The donation from the Pineapple Fund arrived in the form of Bitcoin and had gone down to around $860,000 by the time we could convert it all to dollars. Around half of the donation from Handshake is earmarked for specific software projects; some of that will go to improving Replicant, the free Android fork, but that half won't help fund the FSF's general operations.

We will need to add part of these donations to our reserves, which are meant to enable us to keep operating in the case of a possible downturn. That still leaves enough to expand our staff by two or three positions. We will be able to do some of the work that always needed doing but that we could not undertake.

We have added a position to the tech team so that they can upgrade the support platforms for GNU packages -- repositories, Web pages, translation, testing -- and publish about how we run the FSF without nonfree software.

We intend also to add another person to the Licensing and Compliance team, which certifies distributions and products and enforces the GNU General Public License. Because of the success of Respects Your Freedom, we have a long backlog of products to evaluate. Expanding the team will increase our ability to help people purchase hardware that runs entirely on free software.

We will also fund development of free JavaScript code to make certain Web sites function in the free world. Making sites depend on sending users nonfree JavaScript code has become fashionable, so that organizations and even governments do it without even thinking about it. The option to communicate with Web sites without running nonfree software is a crucial part of freedom for users of the World Wide Web. We will also continue improving the GNU LibreJS extension, and making GNU IceCat protect against JavaScript spyware techniques.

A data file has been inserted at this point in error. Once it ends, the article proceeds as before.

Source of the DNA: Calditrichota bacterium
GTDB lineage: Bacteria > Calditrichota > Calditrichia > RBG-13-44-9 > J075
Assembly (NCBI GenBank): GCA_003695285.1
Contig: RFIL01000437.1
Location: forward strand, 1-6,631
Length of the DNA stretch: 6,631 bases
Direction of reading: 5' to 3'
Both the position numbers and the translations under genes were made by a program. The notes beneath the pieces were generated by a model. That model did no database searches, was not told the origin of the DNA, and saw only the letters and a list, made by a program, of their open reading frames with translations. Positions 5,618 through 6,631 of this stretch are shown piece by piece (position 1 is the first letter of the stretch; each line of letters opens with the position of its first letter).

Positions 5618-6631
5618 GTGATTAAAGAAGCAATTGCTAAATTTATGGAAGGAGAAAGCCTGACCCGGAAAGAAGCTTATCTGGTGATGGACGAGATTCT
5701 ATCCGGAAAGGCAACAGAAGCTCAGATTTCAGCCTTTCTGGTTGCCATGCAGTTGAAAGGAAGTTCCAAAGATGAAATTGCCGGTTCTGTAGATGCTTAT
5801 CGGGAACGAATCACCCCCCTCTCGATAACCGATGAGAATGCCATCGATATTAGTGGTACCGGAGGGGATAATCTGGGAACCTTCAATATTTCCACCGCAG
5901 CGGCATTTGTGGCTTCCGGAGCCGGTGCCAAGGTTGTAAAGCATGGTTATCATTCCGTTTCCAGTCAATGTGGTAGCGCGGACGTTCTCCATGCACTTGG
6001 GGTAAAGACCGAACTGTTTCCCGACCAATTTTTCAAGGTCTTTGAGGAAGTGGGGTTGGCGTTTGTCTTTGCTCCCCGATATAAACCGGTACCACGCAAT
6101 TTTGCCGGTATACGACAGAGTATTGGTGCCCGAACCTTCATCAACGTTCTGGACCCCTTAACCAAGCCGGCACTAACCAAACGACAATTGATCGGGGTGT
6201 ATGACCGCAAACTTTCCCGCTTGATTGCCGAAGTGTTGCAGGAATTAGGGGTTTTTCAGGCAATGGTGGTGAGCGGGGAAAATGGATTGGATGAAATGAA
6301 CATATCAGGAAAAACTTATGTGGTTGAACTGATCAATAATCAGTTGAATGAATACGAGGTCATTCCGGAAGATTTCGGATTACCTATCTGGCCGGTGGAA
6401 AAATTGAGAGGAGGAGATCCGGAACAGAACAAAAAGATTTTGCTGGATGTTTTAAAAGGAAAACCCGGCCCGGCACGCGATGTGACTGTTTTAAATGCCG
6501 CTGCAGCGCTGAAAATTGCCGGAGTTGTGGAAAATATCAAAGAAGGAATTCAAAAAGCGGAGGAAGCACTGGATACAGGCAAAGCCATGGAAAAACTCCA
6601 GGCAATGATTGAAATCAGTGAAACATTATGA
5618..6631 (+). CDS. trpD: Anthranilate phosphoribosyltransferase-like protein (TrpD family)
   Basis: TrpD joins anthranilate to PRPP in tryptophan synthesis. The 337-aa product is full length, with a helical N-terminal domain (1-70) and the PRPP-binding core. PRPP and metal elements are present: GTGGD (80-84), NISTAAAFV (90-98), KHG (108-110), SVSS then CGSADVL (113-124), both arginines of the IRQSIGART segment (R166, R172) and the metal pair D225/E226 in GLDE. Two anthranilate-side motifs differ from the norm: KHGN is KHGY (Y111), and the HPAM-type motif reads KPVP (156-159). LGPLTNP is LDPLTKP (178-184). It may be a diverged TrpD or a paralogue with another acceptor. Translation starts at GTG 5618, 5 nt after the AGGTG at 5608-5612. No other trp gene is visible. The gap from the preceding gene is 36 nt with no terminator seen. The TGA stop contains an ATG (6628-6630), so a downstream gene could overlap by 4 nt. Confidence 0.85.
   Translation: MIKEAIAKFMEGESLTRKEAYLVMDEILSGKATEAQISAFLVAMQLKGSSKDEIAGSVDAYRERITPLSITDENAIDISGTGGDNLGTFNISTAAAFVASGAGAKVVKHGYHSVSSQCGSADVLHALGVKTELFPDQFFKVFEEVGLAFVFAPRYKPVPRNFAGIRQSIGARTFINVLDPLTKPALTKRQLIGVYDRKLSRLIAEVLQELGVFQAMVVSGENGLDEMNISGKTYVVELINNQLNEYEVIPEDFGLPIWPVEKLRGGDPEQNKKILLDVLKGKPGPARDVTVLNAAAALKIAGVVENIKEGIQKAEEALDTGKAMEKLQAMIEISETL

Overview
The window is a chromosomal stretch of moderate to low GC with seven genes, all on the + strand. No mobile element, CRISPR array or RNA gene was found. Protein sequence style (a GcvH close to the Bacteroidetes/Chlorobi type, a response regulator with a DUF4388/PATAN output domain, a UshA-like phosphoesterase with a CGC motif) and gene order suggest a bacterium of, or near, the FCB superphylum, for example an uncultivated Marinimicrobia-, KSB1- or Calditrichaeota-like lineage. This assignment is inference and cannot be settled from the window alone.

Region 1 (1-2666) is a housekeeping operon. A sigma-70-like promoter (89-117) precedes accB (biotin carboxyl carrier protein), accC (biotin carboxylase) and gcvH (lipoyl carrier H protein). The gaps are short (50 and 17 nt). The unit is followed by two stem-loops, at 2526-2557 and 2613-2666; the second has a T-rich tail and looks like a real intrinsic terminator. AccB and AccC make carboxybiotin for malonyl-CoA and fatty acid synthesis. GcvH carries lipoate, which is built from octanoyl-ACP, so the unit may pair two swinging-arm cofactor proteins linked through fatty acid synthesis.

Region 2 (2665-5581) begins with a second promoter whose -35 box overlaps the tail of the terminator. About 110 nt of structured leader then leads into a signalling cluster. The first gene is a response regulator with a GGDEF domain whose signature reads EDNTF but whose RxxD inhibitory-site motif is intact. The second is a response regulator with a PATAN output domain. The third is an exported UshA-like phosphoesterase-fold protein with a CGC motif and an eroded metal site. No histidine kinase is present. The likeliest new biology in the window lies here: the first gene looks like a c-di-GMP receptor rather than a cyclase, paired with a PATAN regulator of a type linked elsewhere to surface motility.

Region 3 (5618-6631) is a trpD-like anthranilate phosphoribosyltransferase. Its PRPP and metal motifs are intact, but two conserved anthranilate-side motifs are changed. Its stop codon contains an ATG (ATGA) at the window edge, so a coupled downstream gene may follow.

This year's surprise one-time donations make it possible for us to hire additional staff and do more work, but we can't coast very long on them alone; we will need to continue paying the staff to keep doing the work. Most of our income, these donations aside, comes from individual donors giving less than $200 a year. To carry on with this work, we need your support.

The increased operations, as we are planning them now, will still not do all that needs to be done to win freedom in computing. You can enable us to continue -- and to undertake the other work that we are still not doing -- by joining the Free Software Foundation or donating now. Even better, do both!

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